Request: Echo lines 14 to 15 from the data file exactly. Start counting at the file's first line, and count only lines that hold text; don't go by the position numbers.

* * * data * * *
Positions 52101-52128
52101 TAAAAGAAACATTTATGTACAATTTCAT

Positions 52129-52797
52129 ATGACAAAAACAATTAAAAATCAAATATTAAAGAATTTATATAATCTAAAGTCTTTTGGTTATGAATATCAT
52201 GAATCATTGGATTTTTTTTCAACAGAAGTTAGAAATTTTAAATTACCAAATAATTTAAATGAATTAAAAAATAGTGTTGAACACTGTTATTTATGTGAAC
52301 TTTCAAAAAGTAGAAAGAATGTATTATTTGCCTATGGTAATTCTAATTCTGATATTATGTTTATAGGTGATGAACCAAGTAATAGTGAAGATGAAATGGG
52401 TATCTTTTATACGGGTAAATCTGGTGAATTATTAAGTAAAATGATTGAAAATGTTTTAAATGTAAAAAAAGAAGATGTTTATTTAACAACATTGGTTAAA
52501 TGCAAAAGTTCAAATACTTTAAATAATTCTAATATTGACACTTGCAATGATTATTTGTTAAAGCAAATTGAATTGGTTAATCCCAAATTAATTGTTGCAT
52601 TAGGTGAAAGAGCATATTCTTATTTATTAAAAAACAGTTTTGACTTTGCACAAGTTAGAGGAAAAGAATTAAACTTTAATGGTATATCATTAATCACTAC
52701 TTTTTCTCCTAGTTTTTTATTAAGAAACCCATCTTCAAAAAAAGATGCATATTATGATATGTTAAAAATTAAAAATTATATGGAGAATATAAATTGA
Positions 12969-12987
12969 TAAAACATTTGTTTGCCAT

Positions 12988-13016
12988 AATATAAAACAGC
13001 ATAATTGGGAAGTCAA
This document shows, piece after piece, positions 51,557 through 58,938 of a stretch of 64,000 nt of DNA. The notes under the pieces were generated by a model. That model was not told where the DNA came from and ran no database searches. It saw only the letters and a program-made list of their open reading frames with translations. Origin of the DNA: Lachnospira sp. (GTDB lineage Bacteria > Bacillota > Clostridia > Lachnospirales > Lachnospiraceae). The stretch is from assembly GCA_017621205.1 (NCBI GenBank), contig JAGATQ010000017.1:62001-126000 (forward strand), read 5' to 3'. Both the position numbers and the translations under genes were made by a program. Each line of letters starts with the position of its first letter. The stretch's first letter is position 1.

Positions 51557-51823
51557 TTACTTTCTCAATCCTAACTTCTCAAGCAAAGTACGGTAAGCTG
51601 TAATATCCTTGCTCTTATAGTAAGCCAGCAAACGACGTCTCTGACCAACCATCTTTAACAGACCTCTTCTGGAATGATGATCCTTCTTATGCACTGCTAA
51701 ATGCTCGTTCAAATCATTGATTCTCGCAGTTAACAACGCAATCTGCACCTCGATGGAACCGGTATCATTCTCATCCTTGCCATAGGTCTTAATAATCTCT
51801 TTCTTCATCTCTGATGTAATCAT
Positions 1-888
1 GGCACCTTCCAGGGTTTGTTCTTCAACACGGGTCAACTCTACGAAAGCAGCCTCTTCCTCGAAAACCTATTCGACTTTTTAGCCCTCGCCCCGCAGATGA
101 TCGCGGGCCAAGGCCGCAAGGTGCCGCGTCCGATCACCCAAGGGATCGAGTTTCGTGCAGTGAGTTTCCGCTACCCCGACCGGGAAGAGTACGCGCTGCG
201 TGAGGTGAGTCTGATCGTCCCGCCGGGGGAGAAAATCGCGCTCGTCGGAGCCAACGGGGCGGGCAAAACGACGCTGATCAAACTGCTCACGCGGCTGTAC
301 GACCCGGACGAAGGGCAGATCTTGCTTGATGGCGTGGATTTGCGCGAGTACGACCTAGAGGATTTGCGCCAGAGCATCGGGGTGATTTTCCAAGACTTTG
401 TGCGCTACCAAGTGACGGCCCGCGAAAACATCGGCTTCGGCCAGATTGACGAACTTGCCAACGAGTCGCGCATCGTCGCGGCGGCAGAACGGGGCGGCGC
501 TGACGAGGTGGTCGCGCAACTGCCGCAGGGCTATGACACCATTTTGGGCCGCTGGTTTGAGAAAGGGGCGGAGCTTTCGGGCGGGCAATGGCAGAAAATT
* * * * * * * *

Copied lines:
12988 AATATAAAACAGC
13001 ATAATTGGGAAGTCAA